Anxious-Ambivalent Attachment Explained
Anxiety is defined as a feeling of unease, such as worry or fear, that can either be mild or severe. It is a perfectly normal feeling that is very common, but it is also the main symptom of conditions such as panic disorders, phobias, post-traumatic stress disorder (PTSD), and social anxiety disorders. For some people, anxiety can also come in the form of Anxious-Ambivalent Attachment.
But what is Anxious-Ambivalent Attachment? What are the signs? And how can this emotional attachment impact someone’s life? Read on to find out the answers to all these questions.
What is Anxious-Ambivalent Attachment?
Anxious-Ambivalent Attachment disorder is one of four emotional attachment types that can be best described as an insecure relationship that children develop early on with their primary caregiver. This is typically the mother, but it can also be the father or guardian, depending on the situation.
Either way, anxious attachment can start during childhood and impact people throughout adulthood. Nonverbal emotional communication, including body language, eye contact, facial expressions, touch and vocal tone, are all integral to how this anxious attachment will develop in children. Caregivers that have an open body language, are affectionate in eye contact, give calm facial expressions, are gentle in touch, and are tender in their vocal tone are more likely to be understood by their child nonverbally.
What are the signs that indicate Anxious Attachment?
Some signs of anxious attachment you should look out for in children are:
- Fear of strangers
- Extreme distress when separated from parents
- Crying that caregivers cannot easily comfort
- Clinging to parents and caregivers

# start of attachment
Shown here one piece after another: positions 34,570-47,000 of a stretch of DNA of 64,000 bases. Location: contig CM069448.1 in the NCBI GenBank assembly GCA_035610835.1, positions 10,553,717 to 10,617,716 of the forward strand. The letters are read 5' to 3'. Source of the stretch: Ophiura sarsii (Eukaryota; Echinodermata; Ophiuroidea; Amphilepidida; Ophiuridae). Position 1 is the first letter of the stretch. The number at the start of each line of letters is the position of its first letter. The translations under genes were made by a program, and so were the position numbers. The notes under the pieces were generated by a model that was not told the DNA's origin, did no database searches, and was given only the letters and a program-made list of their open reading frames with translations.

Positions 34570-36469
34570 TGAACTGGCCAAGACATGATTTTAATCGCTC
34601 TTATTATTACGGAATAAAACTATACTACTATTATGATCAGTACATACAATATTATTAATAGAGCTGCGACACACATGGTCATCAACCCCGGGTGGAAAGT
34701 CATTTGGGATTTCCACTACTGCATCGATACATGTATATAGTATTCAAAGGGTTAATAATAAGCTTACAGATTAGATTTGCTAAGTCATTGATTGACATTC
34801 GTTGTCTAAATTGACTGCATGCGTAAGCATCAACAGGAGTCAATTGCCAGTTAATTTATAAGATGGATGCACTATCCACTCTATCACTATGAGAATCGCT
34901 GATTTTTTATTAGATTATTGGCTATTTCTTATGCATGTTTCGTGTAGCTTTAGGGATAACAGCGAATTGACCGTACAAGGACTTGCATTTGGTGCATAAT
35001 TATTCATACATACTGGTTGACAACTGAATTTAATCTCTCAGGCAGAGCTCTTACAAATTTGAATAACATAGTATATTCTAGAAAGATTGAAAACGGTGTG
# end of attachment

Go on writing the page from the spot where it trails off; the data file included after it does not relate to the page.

Some signs of anxious attachment you should look out for in adults are:
- Behaviours that smother or drive their partner away
- A constant need for contact and support from others
- Fear of being underappreciated
- Feeling unsure if a partner can be counted on
- Hypersensitivity to rejection and abandonment
Children with an anxious attachment tend not to explore as much as other children, while adults with anxious attachment worry about losing their partner even when that worry is not warranted. Overall, anxiety is, of course, the main driving factor behind these behaviours.
Are there any other attachment types?
All in all, there are four types of emotional attachment: Anxious, Avoidant, Fearful-Avoidant, and Secure – the former three all being forms of insecure attachment.
Avoidant attachment builds up when the primary caregiver shows less care to their child outside of the essentials such as food and shelter; this can often impact their relationships as an adult.
Fearful-Avoidant attachment is an amalgamation of the anxious and avoidant attachment types. It affects relationships as they crave comfort but are unable to trust those who give it to them.
Secure attachment is found in those who felt safe, seen, known, comforted and soothed during their childhood in part due to the caregiver having good nonverbal emotional communication.
How can Anxious Attachment impact someone’s life?
Those who have anxious attachment tend to be overly needy, which can lead to relationship issues in their adult life. For a relationship to work and be healthy, both partners need to be independent of one another and have space alone from time to time. Those that are overly clingy or rely too much on their significant other could end up pushing them away or putting unnecessary pressure on them.
Feelings of anxiousness or jealousy when their partner is away from them could lead to controlling behaviour or perhaps even manipulative tactics to keep them close. This is something that can not only impact and hurt their partner, but their wider family too. It can lead to damage that is difficult to repair and leave both people feeling hurt and unhappy.
How can therapy help Anxious Attachment?
Therapy is a great way to learn how to better recognise and control your anxious attachment. It provides you with different methods that can make it easier to cope with difficult situations and helps you to better understand yourself. Working with your therapist, you can break down negative thoughts into smaller parts and look for ways to improve the way you feel.
Anxious Attachment Therapy in Warrington, Cheshire.
Therapy is a tool that can be used to help you manage your anxious-ambivalent attachment, allowing you to recognise when your behaviour and feelings are not constructive and find ways to combat them.
If you are looking for a therapist in Warrington, you can visit my website to learn more about how I work. I am also available for Zoom appointments if you are not local or do not feel comfortable with face-to-face settings. Get in touch to book an initial consultation.